In the world of equine nutrition there seems to be many buzz words bounding around and often without a full understanding of their meaning or implications. The terms Pre and Probiotics are a perfect example of this scenario. Their terms are frequently heard in the field of equine nutrition, and can be easily found printed on many horse feed and supplement packages. As an independent equine nutritionist I hear first-hand from owners that have chosen to use supplements with a pre or probiotic inclusion. But where these have been chosen with a misconception of how they work, or even what conditions they can help to manage or support. Having a correct understanding of an inclusion in a feed or supplement, be that a pre or probiotic or otherwise, can help to ensure ideal products are chosen, but that misguided spend is also avoided.

Probiotics

Probiotics were first defined in 1965 (Lilley & Stillwell,1965) and have since been redefined as “a source of live, naturally occurring micro-organisms” (Yoon & Stern 1995). These micro-organisms include yeast and certain types of bacteria, which when fed have a beneficial impact on the bacterial populations within the hindgut. Feeding of yeast has been shown to have benefits to both digestion and health in horses in clinical and research settings. Their inclusion on packaging can be found listed under ‘zootechnical additives’.

Prebiotics

Whereas Prebiotics are not living microorganisms, rather they are a form of indigestible carbohydrates. Prebiotics don’t supply a food source for the horse itself, instead they provide a food source for the beneficial bacteria within the hindgut. Supporting these microorganisms with available prebiotics helps to ensure they have sufficient numbers and stability to maintain hindgut health. The inclusion of certain prebiotics in a horses ration has been shown to limit the negative impact that excessive starch can have on hindgut health and reduce the risk of colic (Geor et al 2013).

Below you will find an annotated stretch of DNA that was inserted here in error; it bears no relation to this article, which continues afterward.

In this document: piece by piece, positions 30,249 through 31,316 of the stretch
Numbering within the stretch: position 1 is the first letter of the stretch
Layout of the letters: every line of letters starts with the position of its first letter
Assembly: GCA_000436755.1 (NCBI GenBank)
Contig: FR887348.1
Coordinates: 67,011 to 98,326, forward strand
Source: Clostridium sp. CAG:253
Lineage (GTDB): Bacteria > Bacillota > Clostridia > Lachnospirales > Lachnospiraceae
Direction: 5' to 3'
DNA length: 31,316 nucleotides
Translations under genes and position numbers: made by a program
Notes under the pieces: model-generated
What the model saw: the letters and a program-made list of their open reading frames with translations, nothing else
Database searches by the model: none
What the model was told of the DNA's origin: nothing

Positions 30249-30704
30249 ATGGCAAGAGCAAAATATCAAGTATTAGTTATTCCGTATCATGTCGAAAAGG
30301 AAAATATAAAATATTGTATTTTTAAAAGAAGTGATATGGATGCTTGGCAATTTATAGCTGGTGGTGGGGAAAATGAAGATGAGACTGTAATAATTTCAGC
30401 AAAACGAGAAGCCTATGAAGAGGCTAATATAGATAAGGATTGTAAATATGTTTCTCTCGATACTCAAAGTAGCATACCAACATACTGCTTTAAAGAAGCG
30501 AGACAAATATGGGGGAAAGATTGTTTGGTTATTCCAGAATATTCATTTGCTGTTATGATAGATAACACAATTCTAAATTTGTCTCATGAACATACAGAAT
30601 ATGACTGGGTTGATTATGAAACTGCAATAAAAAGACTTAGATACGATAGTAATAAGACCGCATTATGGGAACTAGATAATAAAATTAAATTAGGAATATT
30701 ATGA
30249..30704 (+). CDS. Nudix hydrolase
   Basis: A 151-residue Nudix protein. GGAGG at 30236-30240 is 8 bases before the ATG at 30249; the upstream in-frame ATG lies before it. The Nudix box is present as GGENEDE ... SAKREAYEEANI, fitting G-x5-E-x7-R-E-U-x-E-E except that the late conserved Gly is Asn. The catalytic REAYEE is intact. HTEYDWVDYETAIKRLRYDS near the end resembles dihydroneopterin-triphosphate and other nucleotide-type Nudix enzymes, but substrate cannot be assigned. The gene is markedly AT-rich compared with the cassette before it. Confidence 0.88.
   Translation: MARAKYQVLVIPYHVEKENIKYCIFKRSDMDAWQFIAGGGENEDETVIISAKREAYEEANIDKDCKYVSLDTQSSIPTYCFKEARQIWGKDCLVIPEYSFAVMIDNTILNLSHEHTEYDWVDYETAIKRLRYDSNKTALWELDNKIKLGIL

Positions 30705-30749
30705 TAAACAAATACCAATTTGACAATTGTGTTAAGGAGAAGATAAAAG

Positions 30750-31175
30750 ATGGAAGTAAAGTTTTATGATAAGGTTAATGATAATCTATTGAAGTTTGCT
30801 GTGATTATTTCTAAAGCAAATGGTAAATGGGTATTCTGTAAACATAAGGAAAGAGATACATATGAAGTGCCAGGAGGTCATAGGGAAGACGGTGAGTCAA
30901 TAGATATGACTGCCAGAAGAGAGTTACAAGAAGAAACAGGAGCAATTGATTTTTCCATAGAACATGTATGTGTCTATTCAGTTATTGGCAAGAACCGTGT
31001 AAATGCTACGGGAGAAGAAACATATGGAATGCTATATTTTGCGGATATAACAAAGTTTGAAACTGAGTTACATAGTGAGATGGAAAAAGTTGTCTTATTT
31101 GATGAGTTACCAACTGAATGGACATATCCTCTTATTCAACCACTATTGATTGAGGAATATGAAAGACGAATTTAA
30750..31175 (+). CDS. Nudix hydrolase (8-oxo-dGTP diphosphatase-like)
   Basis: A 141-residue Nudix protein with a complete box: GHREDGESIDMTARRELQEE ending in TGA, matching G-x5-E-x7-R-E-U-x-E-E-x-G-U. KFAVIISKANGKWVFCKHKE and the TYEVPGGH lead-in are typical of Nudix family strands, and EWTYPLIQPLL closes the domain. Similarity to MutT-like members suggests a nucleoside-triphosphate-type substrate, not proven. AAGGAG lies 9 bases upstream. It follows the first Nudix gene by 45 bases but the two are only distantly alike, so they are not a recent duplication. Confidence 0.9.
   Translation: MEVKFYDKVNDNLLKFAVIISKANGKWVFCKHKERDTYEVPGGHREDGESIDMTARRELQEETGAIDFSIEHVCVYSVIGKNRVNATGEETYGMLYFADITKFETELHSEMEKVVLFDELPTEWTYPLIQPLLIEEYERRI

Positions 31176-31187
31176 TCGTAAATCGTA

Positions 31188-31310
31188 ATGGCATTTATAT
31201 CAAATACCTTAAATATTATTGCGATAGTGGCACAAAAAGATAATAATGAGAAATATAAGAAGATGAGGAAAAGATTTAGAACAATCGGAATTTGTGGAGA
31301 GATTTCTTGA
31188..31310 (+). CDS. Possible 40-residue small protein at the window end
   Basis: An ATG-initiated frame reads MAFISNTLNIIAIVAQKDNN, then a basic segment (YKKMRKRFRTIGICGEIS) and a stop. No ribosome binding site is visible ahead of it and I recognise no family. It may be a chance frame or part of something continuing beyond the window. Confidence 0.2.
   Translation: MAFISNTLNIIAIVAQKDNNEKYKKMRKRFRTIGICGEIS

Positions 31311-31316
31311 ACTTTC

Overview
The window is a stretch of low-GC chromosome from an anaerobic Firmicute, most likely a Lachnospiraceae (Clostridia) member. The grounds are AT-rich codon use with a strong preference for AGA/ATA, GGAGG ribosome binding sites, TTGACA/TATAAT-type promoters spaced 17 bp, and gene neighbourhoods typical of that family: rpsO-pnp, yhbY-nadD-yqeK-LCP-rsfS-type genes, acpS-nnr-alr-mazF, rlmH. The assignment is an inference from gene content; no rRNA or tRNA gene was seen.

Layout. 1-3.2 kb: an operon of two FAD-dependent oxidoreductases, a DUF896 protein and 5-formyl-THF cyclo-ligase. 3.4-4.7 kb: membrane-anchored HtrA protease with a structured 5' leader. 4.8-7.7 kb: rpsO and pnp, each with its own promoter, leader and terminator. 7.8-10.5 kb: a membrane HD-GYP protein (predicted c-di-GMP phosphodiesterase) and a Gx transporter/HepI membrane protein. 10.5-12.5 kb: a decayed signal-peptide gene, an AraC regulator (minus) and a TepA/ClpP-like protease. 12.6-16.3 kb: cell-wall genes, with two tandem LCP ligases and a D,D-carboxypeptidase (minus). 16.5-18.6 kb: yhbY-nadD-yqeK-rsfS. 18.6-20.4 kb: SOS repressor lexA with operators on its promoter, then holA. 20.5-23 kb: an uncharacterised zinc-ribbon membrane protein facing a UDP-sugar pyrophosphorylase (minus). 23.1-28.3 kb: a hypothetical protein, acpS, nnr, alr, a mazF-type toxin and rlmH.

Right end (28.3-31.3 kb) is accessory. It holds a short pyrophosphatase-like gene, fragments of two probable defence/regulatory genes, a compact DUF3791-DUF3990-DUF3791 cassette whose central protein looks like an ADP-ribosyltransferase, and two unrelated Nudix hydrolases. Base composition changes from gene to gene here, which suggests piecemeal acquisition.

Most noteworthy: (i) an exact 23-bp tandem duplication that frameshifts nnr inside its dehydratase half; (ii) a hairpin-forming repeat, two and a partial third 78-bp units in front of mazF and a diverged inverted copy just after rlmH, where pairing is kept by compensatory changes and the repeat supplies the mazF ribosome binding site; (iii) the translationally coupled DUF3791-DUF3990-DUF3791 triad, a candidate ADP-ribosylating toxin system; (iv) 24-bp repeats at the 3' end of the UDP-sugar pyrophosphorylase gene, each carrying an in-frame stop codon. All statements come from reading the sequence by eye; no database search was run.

Providing a probiotic is supplying the actual beneficial microorganisms to support their population within the hindgut. Providing prebiotics is supplying a nutritional support package for the microorganisms already within the hindgut, helping to maintain a healthy population within the hindgut.

The role of the the gut biome

The bacterial population within the gut is made up of different types of bacteria and protozoa, which collectively are often referred to as the gut biome. It is this biome that is responsible for breaking down the fibre from the diet and converting it into an energy source, in the form of Volitle Fatty Acids (VFA’s), available for the horse. This occurs within the hindgut, primarily the caecum but also the large and small colons. The gut biome has also been shown to synthesise B vitamins, including thiomine and biotin. These are important for the functioning of the nervous system and metabolic pathways and growth especially that of the hoof, respectively. The requirement of the horse for these B vitamins should be achievable with a diet of sufficient fibre and a healthy hindgut biome. Although for horses with poor hoof quality an additional supply of biotin maybe prove beneficial.

Challenges to the gut biome

The efficient conversion of fibre to energy requires a healthy and functioning gut biome. There are many factors that can jeopardize this, including;
Sudden changes to a horses diet, including sources of grass or dried forage.
Bucket feeds exceeding 2kg in weight.
Bucket feeds exceeding 1g/kg body weight/meal in sugar and starch (500g for a 500kg horse).